Maybe you’ve got a thin credit history… maybe you’ve got bad credit… but who knows!?
Even though you’ve probably heard of the terms ‘no credit’ and ‘bad credit’ many times before, you might not understand what makes them different. We don’t blame you… financial jargon can get pretty confusing at times! So, we’re going to clarify the differences between no credit and bad credit, and how they can both impact your financial wellbeing.
First things first, what’s a credit history?
Your credit history (also known as your credit report) contains personal and financial information about you, and acts as a record of how well you’ve managed your finances in the past. Lenders can access your report when you apply for financial products as a way of assessing how creditworthy you are. However, the credit reference agencies only hold your financial data for six years, after which it drops off your credit history.
The information your credit history contains can include:
- Personal details, such as your name, address and date of birth
- Whether you’re registered on the electoral roll
- Your current debt amounts on credit cards and loans
- Any missed or late payments
- Details of any IVAs, CCJs, defaults or arrears
The differences between no credit and bad credit
An individual will have no credit history (or a thin file) if they’ve never borrowed or owed money. You might think this sounds like a positive thing, but lenders disagree. In fact, they see it as you having no evidence of how well you manage your finances. And because of this, they may be hesitant to approve you for credit in order to protect themselves from potential risk.
On the other hand, bad credit is usually a result of someone who has previously taken out credit and mishandled the repayments. Therefore, their credit report might show missed or late payments, defaults, CCJs, IVAs and arrears. Some financial mistakes will affect your credit score more than others… for example, a missed payment could lose you 80 points, while a CCJ could cost you 250 points!
The similarities between no credit and bad credit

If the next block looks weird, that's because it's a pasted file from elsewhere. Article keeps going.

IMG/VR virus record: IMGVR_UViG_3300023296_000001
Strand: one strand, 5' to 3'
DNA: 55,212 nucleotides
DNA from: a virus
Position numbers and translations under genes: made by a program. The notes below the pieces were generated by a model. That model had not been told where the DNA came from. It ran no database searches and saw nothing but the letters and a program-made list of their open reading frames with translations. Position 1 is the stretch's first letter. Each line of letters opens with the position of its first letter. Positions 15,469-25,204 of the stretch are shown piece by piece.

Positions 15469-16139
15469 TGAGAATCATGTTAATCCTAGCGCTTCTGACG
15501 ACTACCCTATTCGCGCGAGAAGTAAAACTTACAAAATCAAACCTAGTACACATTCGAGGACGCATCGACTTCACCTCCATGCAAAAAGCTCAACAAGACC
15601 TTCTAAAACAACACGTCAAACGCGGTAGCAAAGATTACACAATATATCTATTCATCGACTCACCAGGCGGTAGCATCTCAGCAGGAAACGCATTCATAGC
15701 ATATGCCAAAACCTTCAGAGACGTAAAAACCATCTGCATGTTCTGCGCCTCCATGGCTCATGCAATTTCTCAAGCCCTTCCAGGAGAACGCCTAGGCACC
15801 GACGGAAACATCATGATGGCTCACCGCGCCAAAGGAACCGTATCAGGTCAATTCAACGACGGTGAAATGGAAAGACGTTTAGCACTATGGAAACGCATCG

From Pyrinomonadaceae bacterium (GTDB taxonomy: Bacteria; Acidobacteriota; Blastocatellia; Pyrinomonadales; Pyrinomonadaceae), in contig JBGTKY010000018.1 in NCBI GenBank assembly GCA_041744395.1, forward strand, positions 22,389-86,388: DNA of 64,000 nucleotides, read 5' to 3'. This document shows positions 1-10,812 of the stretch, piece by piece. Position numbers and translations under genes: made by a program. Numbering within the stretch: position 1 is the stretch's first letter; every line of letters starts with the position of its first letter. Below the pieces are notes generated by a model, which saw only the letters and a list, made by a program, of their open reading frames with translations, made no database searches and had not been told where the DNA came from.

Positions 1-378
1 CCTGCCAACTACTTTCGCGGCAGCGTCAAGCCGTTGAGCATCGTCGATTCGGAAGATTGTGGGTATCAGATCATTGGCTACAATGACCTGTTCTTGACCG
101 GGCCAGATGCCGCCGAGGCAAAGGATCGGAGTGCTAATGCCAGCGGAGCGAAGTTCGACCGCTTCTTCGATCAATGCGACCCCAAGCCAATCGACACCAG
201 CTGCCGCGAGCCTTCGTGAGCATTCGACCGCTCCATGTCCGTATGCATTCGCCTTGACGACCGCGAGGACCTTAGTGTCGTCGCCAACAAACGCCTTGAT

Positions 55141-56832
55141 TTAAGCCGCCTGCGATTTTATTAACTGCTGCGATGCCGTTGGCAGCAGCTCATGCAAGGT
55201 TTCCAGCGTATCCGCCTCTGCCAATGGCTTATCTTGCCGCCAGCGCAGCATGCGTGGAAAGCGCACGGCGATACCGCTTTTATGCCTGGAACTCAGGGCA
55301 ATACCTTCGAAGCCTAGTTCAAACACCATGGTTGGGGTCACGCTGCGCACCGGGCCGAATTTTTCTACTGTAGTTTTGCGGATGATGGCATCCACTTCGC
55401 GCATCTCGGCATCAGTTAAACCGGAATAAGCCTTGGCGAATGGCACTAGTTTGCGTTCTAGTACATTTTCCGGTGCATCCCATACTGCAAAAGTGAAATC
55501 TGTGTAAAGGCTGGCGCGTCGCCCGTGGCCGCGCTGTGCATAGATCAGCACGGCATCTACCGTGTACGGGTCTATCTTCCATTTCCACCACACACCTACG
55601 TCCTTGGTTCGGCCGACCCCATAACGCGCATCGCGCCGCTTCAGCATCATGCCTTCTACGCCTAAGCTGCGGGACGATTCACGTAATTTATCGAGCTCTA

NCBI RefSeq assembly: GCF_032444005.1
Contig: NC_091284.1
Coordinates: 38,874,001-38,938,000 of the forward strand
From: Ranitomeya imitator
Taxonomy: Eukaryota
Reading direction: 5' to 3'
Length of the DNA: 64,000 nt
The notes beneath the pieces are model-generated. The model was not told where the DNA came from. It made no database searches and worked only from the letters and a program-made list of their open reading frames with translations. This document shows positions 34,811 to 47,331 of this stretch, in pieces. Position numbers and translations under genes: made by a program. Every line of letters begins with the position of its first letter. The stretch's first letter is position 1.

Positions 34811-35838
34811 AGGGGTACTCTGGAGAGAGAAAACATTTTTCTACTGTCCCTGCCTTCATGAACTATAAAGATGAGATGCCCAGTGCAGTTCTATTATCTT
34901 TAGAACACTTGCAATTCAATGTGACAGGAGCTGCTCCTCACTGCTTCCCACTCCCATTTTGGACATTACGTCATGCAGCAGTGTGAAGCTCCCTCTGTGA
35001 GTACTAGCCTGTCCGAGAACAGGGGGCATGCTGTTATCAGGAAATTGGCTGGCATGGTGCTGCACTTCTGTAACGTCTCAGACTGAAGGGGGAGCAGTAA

Both credit histories could make it quite hard for you to get accepted for financial products – such as a credit card, loan or mortgage. You could even find it difficult to rent a property or take out a mobile phone contract.
But don't worry, some lenders specialise in lending to people with a less-than-perfect credit history. However, if you’re approved by them, you’re likely to pay a higher rate of interest. This is the lender’s way of protecting themselves due to you being classed as a risky candidate.
How to boost your credit score
It takes time to improve your credit rating, but here are 5 simple ways you can build yours from the ground up.
1) Join the electoral roll. Lenders like people who are registered to vote as it’s a reliable way of verifying someone’s identity.
2) Get a credit builder credit card – they’re designed to help people rebuild their credit score. Remember to use it sensibly though! We recommend not spending more than 25% of your available credit limit and pay the balance off instantly!
3) Your utility bills could form part of your credit history if you pay them via direct debit, so make sure you have money in your account when the payments are due. If you don’t pay by bank transfer, then make sure to set them up if you want your bills to contribute to your credit history.
4) Think about getting a small overdraft with your bank. As it’s a form of credit, it’ll show up on your credit report, and if you pay the balance back promptly it could improve your credit history. However, you should only use an overdraft that’s been approved by your bank… unauthorised overdrafts will only hurt your credit score further.
5) If you’re currently renting, sign up to Credit Ladder. They’ll inform Experian about your rent payments who’ll update your credit report – so if you pay them on time, it could improve your credit score.
If you have a few more minutes to spare, why not learn more about Credit Ladder and how it could benefit you?
Disclaimer: All information and links are correct at the time of publishing.BACK TO BLOG HOME